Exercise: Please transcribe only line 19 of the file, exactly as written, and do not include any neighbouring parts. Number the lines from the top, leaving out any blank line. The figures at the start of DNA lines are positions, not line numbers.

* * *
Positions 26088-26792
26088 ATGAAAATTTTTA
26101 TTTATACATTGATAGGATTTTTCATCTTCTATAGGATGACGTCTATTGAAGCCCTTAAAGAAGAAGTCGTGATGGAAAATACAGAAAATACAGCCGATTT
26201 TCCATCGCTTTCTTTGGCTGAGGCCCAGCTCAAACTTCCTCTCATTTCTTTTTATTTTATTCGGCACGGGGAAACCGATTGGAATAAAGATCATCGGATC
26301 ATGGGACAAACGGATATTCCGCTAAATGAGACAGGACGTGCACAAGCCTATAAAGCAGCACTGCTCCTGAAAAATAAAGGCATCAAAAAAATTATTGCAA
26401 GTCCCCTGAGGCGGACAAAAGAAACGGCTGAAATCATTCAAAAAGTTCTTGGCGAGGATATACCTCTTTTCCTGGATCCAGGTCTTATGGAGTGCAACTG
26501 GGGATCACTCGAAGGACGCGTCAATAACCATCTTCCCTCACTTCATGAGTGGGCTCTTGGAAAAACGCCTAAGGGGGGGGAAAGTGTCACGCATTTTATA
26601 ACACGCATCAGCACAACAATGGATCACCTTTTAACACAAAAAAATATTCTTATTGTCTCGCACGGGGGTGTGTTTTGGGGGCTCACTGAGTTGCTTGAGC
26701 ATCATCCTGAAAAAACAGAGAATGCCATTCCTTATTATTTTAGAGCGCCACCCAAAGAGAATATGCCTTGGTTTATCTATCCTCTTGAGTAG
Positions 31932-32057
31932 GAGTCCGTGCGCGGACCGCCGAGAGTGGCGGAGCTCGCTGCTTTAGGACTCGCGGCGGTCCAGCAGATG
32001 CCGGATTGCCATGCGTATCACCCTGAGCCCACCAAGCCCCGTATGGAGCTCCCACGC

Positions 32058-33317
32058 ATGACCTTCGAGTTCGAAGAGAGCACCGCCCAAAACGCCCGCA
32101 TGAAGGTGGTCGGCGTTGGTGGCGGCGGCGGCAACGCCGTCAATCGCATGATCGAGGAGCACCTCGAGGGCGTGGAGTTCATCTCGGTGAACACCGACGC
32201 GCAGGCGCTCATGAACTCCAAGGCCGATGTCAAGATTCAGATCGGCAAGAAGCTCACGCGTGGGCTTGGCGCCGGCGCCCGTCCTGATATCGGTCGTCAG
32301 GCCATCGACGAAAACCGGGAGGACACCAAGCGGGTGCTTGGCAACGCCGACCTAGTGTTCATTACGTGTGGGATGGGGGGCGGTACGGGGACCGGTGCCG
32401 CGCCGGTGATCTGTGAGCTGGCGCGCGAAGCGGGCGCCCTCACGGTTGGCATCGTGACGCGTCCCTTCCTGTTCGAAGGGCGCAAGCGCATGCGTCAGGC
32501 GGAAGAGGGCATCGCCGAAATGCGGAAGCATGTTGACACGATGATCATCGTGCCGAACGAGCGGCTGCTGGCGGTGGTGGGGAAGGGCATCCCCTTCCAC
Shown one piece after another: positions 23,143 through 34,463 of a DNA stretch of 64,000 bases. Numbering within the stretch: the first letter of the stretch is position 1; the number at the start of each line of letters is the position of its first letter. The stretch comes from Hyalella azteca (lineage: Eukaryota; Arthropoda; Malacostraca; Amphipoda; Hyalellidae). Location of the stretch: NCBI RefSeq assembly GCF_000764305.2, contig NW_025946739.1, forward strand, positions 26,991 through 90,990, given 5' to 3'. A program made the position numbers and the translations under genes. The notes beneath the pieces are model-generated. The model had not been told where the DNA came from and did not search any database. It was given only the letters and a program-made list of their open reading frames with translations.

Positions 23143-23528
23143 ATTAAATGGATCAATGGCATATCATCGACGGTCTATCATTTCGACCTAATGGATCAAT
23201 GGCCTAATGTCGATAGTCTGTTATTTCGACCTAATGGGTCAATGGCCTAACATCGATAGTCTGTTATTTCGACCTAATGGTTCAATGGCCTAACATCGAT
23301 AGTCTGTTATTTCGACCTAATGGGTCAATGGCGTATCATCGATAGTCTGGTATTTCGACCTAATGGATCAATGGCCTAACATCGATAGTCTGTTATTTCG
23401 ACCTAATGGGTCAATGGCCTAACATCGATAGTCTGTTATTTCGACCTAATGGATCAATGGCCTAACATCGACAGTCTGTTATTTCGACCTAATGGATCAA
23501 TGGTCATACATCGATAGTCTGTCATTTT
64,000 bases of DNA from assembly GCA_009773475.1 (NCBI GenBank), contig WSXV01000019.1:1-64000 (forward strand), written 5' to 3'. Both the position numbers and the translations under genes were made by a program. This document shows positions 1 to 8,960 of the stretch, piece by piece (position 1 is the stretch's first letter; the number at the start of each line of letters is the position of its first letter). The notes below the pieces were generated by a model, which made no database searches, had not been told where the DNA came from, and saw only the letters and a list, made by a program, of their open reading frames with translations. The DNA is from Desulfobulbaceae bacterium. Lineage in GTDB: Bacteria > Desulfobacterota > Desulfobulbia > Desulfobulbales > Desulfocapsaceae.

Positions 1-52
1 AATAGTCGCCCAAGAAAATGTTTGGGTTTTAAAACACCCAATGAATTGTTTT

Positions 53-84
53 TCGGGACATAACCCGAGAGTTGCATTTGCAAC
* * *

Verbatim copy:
32501 GGAAGAGGGCATCGCCGAAATGCGGAAGCATGTTGACACGATGATCATCGTGCCGAACGAGCGGCTGCTGGCGGTGGTGGGGAAGGGCATCCCCTTCCAC